While there are clear differences in “quality between successful and failing state health facilities”, it’s not always “due to the manner in which they are managed”. It is far more complex, because of things like centralised decision-taking, longstanding infrastructure neglect, other departments being in control of parts of the health spending and inequitable allocations.

The NHI Bill addresses how hospital management will be decentralised and how establishments – or providers of services, e.g. doctors, dentists, etc, –will be paid from the central Fund. There is a specific provision for the 10 national central hospitals to be formally made into independent entities within the public service, placing greater responsibility on the boards and giving direct authority to the management.

But there is no specific provision for other hospitals to be similarly autonomous, so provincial Health Departments will probably still run the remaining facilities. The difference is this will not be a primary assigned function in law but a delegated function – so they will not be able to make decisions themselves, but will have to abide by what their governments decide.

3. The NHI is only one component of getting a single health system in place

Money currently spent in private healthcare establishments, whether through prepaid medical schemes or out-of-pocket payments, will not be redirected to public establishments as is inferred.

The NHI will not be a provider of any services, but will manage the bulk of the money to buy the bulk of the benefits for everyone.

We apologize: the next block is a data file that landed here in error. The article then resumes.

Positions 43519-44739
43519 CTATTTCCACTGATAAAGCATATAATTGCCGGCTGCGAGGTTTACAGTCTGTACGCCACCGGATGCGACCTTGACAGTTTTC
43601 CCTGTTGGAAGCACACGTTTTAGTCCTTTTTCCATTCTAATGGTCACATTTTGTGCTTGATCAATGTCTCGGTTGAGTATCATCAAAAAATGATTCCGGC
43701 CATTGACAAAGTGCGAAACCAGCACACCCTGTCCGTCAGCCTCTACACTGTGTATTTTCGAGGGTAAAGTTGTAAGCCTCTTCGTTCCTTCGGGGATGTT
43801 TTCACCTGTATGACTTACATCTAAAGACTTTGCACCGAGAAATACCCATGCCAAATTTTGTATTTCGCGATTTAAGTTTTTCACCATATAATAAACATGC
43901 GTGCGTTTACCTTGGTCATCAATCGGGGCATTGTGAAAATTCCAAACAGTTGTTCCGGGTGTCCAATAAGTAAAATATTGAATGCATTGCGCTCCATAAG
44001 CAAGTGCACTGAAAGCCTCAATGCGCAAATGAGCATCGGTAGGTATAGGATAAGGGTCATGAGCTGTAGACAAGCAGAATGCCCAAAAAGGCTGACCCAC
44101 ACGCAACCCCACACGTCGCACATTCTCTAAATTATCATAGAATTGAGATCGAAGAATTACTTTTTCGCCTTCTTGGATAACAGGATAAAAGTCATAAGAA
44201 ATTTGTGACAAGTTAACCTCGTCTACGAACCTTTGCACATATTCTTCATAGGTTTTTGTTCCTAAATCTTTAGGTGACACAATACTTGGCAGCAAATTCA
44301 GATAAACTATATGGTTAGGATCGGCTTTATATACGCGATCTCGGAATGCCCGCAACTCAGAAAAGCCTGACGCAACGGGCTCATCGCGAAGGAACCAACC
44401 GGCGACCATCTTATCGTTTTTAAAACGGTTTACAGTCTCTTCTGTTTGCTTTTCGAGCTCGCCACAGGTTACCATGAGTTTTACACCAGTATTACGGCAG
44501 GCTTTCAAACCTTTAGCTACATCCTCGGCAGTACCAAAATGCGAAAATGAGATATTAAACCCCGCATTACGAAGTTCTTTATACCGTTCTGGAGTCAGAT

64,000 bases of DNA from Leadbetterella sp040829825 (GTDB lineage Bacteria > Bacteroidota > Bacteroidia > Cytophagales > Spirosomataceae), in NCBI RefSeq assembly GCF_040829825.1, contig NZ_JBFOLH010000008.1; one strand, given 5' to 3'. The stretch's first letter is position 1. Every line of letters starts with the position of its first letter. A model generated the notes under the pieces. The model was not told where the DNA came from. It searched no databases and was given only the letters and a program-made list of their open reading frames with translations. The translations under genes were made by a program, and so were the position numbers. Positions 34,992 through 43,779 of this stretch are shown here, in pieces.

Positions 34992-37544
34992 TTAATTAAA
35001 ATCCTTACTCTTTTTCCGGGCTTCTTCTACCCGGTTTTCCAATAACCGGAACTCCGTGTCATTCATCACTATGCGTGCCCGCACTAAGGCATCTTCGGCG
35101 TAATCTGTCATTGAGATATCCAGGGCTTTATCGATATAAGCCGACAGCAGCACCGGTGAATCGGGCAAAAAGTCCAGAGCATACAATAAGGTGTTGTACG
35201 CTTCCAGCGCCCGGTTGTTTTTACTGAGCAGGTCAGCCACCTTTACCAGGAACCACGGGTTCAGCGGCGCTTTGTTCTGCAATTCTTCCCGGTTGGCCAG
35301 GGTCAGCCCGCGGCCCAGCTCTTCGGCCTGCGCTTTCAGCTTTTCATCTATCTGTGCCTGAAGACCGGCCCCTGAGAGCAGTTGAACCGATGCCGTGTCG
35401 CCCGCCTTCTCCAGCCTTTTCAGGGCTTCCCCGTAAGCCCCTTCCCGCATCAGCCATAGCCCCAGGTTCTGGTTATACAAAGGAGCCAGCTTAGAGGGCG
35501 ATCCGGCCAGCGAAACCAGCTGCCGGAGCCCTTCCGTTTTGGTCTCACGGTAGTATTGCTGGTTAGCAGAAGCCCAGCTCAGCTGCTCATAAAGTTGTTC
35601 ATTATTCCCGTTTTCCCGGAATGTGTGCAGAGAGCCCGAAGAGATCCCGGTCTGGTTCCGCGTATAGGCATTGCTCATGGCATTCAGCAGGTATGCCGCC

This is an important principle, referred to as a “purchaser/provider split”.

It is different from the current 10 public budgets (nine provincial budgets plus a national one) and 72 medical schemes with 308 options for buying health services in a haphazard and inequitable manner. The NHI agency will have to purchase from all accredited public and private providers.

What will change over time in the privately funded environment is that medical aid schemes will only be allowed to pay for services the NHI does not cover.

The plan is that the Bill will have a “phased implementation”. The first phase has started and will run till the end of 2026. It is meant to be a time for putting in place systems and structures to run and manage the NHI as an agency, including appointing staff and buying health services for “vulnerable groups such as children, women, people with disabilities and the elderly”.

The second phase, in 2027 and 2028, is aimed at making additional resources available where necessary and starting to contract private health service providers for their services. In other words, the complexities of moving funds received from provincial equitable shares and conditional grants, as well as other, smaller amounts from other departments (for example, Correctional Services), into the control of the NHI agency will mostly happen from 2027.

Martin states that “the end point (of the proposed NHI) seems to be clear: a redistribution of funds from private healthcare into the public system and a similar redistribution of patients between public and private health facilities”.